White lace flowers (Orlaya grandiflora) are hardy, elegant, and low-maintenance annuals. They produce an abundance of delicate pure white flowers that grow in umbels above lush, interesting, grey-green, fern-like foliage.
There are typically around eight to 10 flowers that grow in clusters on each plant. The pattern created by the extending flowering umbels is often said to resemble a lace design, and this is where it gets its common name. They're frequently confused with lace-cap hydrangeas.
White lace flowers have a long flowering period that lasts from early summer until the first frosts arrive. Growing in a compact and bushy form, their tidy growing habits make them a fine choice for small gardens.
Bees, butterflies, and other pollinating insects get drawn to this graceful plant, and it slots in well in a variety of settings, including cottage gardens, beds, and borders. The hoverfly is a particular fan of this species, and their larvae can help to keep bothersome pests, like aphids, at bay.
The stems will stay fresh in a vase for up to 10 days, so they're also well suited to cut flower bouquets.
Native to Mediterranean parts of Europe (particularly the island of Crete), they once grew in abundance in vineyards, olive groves, and other dry and warm spots. These days, they're not as common, and you may have to go to a specialist nursery to source the plants or their seeds. Once established, though, the plant does readily self-sow.
|Botanical Name||Orlaya grandiflora|
|Common Name||White lace flower, Minoan lace|
|Mature Size||Up to 3 ft. tall|
|Sun Exposure||Full sun|
|Soil Type||Moist but well-drained|
|Soil pH||Acid, neutral, alkaline|
|Bloom Time||Summer, fall|
|Hardiness Zones||2 - 11, USA|
White lace flowers are known for being easy-to-grow and low maintenance, provided they get the right conditions. They're drought-tolerant once established and self-seed readily.
Your white lace flowers will prefer a full or part sun position. They don't appreciate too much shade and a warm, south-facing garden is an ideal spot.
To see the most abundant flowering, white lace flowers should be planted in a well-drained and fertile soil. They can still grow in nutrient-poor soils, but it'll impact on their flowering length and abundance.
It isn't a plant that is particular about pH levels or soil types, and it'll still maintain its pure white blooms in the most acidic conditions.
White lace flowers appreciate regular watering. They don't do well in standing water, however, so it's better to water small and often instead of less frequent deep waterings.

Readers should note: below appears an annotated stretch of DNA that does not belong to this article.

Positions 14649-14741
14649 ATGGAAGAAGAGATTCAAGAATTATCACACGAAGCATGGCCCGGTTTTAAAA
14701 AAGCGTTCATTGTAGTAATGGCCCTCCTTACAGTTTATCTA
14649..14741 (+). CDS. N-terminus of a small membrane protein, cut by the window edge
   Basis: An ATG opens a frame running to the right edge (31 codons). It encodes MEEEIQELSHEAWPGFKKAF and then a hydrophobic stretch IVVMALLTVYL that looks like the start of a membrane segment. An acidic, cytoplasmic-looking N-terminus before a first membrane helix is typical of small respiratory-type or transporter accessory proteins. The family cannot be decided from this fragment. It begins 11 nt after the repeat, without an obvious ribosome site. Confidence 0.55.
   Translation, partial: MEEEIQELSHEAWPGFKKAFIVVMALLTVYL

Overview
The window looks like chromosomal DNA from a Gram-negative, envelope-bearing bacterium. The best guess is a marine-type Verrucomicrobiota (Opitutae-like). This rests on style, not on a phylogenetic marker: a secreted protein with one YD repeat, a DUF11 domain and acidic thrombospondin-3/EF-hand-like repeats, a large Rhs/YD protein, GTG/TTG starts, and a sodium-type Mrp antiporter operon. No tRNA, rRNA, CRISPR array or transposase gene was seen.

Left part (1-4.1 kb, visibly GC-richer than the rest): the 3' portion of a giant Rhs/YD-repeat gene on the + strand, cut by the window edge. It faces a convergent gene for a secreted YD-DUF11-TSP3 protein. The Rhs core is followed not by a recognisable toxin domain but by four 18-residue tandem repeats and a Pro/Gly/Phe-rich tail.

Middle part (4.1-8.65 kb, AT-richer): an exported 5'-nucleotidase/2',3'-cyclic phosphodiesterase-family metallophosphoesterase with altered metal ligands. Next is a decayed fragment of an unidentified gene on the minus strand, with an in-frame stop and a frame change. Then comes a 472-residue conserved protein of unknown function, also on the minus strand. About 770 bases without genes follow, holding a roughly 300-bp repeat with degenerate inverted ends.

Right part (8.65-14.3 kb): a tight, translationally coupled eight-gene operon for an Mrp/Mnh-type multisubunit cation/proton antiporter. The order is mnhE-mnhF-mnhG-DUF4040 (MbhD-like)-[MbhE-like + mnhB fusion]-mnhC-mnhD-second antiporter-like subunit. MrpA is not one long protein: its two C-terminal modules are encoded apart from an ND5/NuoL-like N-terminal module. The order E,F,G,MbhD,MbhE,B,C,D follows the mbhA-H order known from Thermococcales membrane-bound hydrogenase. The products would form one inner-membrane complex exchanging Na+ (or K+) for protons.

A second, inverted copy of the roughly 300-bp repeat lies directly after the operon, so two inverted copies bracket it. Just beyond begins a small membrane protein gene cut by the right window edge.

Once established, these plants are relatively drought-tolerant, although their blooming might not be as prolific.
Temperature and Humidity
As you would expect of a plant that is native to the Mediterranean, the white lace flowers prefers warm and dry conditions. If you live in an overly humid or excessively cold region, this won't be the plant for you.
If you plant your white lace flowers in rich soils, they may not need additional feeding. When grown in nutrient-poor soils, they'll appreciate occasional feeding with a slow-release fertilizer during the growing season.
Deadheading and cutting back your white lace flowers during the growing season can extend the bloom period.
Pruning of this annual, however, isn't generally required.
How to Grow White Lace Flowers From Seed
White lace flowers are hardy annuals, so it's possible to sow them in the fall or spring. For best results, however, autumn sowing is recommended. This will result in more robust plants that will bloom earlier.
Make sure you sow the seeds before the first frosts arrive and, if you're expecting a harsh winter, it would be best to sow them in containers that you can bring indoors as the temperatures drop. Of course, if you do this, it's sensible to harden the seedlings off before transplanting them to their outdoor location.
If you want to appreciate white lace flowers blooms well into the fall, you could also sow some seeds indoors in the early spring. You can then transplant them outdoors once the temperatures rise.
White lace flowers aren't known to have any significant problems with pests and diseases. Because they're so attractive to pollinators, including the hoverfly, this can help to keep pests at bay.